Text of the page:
Whew! It was a whirlwind weekend of gymnastics, but no meet was wilder than that Italian international, the 2011 Trofeo di Jesolo, featuring the best of the up-and-comers. I just finished watching the videos and TV coverage uploaded by Monig650 and Giulyx16 on Youtube. A few notes/thoughts on routines:
The U.S. girls looked practically Olympic ready on vault — Gabrielle Douglas and Aly Raisman’s DTYs were flawless, and Jordyn Wieber and McKayla Maroney tossed two beautiful Amanars.
The Amanars were especially great. But the biggest highlight for me was…
- Kyla Ross, vault: The vault videos from Jesolo that came from the audience were shot at an angle that makes it easy to tell who needs to work on their DTYs and who doesn’t. Ross falls squarely in the latter category — the height, form and twist on this vault is simply gorgeous, and it is no wonder we’re hearing rumors of an Amanar from her. She looks easily capable of it. (Watch it here.)
Other stunners from Jesolo:
- Katelyn Ohashi, bars: No Ono this time, but — surprise! — a tucked double double dismount to end the routine. Yet another upgrade from the U.S.’s most dynamic junior star. Like 2004 Olympic bars champion Emilie Lepennec, Ohashi is doing both twists on the second somersault, which in my opinion just makes the incredibly hard even harder. (Watch it here.)
- Madison Kocian, bars: With this routine, this upstart from WOGA becomes the first U.S. gymnast to throw a stalder Khorkina II transition on bars, and she does it from a toe full. Kocian is absolutely one to watch — she hasn’t received the press that Katelyn Ohashi has gotten, but she’s gotten better with every meet she’s been in, and she’s going to be a big deal when she becomes a senior. (Watch it here.)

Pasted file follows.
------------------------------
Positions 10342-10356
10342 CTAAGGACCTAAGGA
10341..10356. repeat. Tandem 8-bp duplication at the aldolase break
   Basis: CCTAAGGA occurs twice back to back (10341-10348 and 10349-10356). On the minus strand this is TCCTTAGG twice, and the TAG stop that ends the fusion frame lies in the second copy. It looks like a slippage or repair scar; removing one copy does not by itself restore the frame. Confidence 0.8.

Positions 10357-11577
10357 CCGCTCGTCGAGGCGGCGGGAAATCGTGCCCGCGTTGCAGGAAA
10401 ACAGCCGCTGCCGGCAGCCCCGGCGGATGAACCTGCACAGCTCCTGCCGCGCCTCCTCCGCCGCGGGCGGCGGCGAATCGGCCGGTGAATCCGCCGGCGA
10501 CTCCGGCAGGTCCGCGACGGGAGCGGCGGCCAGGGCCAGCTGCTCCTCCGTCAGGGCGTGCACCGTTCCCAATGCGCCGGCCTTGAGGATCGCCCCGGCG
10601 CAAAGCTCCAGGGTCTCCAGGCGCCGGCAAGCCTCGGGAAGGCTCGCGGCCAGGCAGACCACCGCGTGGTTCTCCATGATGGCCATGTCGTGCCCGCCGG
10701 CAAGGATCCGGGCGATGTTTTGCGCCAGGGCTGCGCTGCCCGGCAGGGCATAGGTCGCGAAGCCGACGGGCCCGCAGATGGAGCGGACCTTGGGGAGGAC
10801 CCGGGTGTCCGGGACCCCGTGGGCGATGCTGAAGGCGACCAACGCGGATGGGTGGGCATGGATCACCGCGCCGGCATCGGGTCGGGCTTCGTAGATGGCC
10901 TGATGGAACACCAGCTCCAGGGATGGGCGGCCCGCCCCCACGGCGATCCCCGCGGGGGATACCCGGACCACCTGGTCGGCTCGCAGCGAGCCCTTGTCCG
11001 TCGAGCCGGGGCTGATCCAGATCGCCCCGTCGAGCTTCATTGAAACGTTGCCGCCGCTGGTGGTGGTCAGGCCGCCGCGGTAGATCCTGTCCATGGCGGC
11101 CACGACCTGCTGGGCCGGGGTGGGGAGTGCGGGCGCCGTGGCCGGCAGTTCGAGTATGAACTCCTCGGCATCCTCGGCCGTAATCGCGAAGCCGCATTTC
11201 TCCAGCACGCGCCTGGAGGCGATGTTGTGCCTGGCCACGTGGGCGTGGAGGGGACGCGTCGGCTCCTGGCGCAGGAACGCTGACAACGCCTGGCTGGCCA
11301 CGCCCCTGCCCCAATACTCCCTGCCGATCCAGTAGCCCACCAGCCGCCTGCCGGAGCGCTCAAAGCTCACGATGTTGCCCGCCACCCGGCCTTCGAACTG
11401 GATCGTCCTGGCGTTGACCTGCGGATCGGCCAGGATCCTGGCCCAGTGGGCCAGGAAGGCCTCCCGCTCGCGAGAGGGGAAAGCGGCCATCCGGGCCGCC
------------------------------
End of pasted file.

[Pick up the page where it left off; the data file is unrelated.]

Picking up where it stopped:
- Anastastia Sidorova, floor: My favorite floor routine of 2010 still looks great in 2011. Hers is a “Tango Amore” to die for. Rivals Sandra Izbasa’s, in my opinion. (Watch it here.)
- Carlotta Ferlito, beam: Gets an A for aggression on this exceptional beam routine. Great moments here: Her bhs to layout to two feet, turn sequence and wonderful stuck roundoff, 2.5 dismount. Many gymnasts look a little bit tentative on beam, like they’re trying to touch it lightly so as not to make it angry and throw them off. Ferlito doesn’t do this at all. And it really works for her. (Watch it here.)
- Yulia Belokobylskaya, beam: A lovely mount and the most unlikely-looking triple full you’ll ever see just barely pulled around. Belokobylskaya gets very little height off the the beam, which makes this dismount a small miracle. But watching her floor it is easy to see why the Russians have selected her to accompany Aliya Mustafina, Tatiana Nabieva and Anna Dementyeva to Berlin for the European Championships. Belokobylskaya is a valuable lead-off type, and the Russians are certainly auditioning gymnasts for that part. (Watch it here.)
- Elizabeth Price, vault and floor: Some understated choreography on Price’s floor routine gives her an elegant look, and there’s no question that this young woman is an extremely capable tumbler. Her DTY vault is also terrific, and she’s added a Weiler and an excellent toe on Hindorff on bars. (Watch floor here, vault here, bars here.)